I request an ALR hearing and request discovery. Hearing is set for a month later. A week before the hearing, I send a fax to DPS saying hey, where is my discovery? I get no response.

At 9am on the morning of the 1pm hearing, DPS lawyer leaves me a VM message asking for a continuance. I don't get the message, I'm in court. At 11am, DPS lawyer faxes me a motion for continuance, which I don't get until my client is already at my office to pick me up to schlep up to frickin' Round Rock together.

We get to Round Rock, I explain to the ALJ that I oppose the continuance for all of the foregoing reasons, and because if I'd asked DPS for a continuance at 9am on the morning of the hearing I'd surely be told that's too late to be asking for one.

Continuance granted! So now my client, who has never even received a ticket let alone been arrested for anything, and who has now been driving with this silly piece of paper in his glove box and cashing checks with his passport for two months, has to wait another month or more for resolution, and he and I are going to have to schlep to Round Rock a second time, where I'm sure we'll find out that no one sent me any discovery because there's nothing to send, and yada-yada-yada.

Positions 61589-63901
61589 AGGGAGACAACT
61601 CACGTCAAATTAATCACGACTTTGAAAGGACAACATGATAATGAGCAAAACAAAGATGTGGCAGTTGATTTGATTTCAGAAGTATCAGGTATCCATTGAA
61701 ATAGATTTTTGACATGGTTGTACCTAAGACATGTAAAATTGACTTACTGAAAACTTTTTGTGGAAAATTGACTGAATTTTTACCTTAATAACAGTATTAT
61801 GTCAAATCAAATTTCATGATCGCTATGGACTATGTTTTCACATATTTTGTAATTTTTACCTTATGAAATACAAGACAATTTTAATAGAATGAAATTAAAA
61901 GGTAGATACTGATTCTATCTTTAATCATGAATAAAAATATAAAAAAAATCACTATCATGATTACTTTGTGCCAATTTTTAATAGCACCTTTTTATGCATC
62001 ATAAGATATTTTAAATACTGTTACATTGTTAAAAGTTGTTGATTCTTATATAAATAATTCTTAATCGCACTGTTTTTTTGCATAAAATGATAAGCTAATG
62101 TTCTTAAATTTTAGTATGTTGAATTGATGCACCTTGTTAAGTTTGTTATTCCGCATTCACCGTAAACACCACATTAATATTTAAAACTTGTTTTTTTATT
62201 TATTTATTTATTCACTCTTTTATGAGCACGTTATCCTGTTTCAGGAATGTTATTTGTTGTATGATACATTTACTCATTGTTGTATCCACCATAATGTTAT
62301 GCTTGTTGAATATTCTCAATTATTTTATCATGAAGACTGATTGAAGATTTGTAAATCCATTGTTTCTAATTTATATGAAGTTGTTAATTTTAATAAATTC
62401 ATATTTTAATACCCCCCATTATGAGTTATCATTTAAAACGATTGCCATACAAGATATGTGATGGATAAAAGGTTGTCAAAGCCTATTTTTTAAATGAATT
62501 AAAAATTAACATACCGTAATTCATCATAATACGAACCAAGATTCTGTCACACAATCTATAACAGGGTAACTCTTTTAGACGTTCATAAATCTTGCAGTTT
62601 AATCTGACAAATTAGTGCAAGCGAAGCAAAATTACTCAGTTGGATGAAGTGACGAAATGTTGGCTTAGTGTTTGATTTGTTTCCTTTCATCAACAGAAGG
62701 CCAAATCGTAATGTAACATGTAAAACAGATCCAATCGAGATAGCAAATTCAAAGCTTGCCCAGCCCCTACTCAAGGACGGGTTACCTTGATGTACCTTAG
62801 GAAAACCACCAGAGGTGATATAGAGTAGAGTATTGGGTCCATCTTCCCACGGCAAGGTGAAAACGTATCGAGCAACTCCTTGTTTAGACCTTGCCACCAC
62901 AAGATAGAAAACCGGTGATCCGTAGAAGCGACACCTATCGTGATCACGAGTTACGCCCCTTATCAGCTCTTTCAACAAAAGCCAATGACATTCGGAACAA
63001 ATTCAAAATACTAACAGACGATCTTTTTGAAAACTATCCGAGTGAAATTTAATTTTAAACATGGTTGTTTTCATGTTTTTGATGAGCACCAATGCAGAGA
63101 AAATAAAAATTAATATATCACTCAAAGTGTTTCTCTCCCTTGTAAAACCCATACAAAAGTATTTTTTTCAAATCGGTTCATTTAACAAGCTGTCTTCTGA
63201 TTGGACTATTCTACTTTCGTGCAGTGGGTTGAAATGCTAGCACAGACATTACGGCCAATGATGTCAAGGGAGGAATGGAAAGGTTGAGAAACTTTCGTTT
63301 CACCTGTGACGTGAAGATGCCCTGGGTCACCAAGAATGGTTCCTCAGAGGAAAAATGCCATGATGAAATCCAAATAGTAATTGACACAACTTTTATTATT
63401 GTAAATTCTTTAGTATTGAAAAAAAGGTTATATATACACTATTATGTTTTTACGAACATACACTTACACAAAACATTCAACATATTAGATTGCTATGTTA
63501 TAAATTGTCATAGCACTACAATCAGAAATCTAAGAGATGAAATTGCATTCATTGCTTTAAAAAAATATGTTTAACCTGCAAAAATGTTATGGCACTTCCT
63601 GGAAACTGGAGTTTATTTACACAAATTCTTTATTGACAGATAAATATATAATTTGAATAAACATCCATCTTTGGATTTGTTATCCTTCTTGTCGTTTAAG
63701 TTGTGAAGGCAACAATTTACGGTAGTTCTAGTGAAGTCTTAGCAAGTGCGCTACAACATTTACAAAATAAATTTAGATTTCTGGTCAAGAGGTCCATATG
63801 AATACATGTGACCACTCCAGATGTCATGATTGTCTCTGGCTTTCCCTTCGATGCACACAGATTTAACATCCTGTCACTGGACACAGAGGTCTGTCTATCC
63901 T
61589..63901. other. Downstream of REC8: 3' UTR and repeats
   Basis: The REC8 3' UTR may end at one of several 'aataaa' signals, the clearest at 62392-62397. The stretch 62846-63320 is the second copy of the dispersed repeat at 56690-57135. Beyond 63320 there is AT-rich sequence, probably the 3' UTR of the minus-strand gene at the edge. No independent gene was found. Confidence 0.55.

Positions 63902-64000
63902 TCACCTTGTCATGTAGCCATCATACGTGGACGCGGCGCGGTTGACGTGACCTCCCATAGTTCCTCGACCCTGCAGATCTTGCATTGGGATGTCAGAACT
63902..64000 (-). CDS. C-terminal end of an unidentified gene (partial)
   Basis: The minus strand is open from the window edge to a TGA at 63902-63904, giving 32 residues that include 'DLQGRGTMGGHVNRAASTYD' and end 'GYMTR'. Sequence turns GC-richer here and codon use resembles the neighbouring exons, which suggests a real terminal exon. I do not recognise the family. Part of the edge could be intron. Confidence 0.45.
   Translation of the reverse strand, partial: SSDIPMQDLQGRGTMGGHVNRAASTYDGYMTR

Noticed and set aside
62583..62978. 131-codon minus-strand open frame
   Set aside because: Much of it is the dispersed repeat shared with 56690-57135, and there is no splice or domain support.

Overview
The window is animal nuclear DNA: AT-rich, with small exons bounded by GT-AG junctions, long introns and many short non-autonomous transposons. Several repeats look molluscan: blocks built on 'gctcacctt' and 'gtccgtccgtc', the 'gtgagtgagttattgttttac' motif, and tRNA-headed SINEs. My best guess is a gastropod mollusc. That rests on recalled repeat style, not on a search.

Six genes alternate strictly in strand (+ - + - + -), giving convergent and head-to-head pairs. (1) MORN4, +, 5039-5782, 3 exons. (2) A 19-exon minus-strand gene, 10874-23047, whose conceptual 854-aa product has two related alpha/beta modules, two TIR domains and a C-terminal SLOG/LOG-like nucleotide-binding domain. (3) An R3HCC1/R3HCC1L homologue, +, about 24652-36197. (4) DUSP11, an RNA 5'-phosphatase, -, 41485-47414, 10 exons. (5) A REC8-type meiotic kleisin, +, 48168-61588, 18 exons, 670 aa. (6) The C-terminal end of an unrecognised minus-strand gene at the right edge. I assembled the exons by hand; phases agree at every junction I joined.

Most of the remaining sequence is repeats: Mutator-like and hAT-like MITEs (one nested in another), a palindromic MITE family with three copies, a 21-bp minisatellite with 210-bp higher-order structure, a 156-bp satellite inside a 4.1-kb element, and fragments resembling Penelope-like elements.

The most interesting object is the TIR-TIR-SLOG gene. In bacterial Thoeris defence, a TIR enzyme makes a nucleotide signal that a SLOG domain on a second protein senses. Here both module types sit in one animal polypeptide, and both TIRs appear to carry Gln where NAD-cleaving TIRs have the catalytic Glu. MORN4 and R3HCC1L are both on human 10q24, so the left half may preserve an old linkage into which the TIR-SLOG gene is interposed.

I have no tolerance for driving while intoxicated. None. And precious little sympathy for anyone who gets caught doing it. But almost everything about Texas DWI law pisses me off.

Don Dickson said...

BTW Grits, don't miss the meeting. It's 10/21, not 10/22.

Randy said...

Don, the sad truth is that if you don't qualify as being below the poverty line, they probably won't reduce anything. I sure hope I'm wrong.

Gritsforbreakfast said...

Damn, thanks Donald! I took the date from Ward, but will change it per your correction.

And I'll be there.

Don said...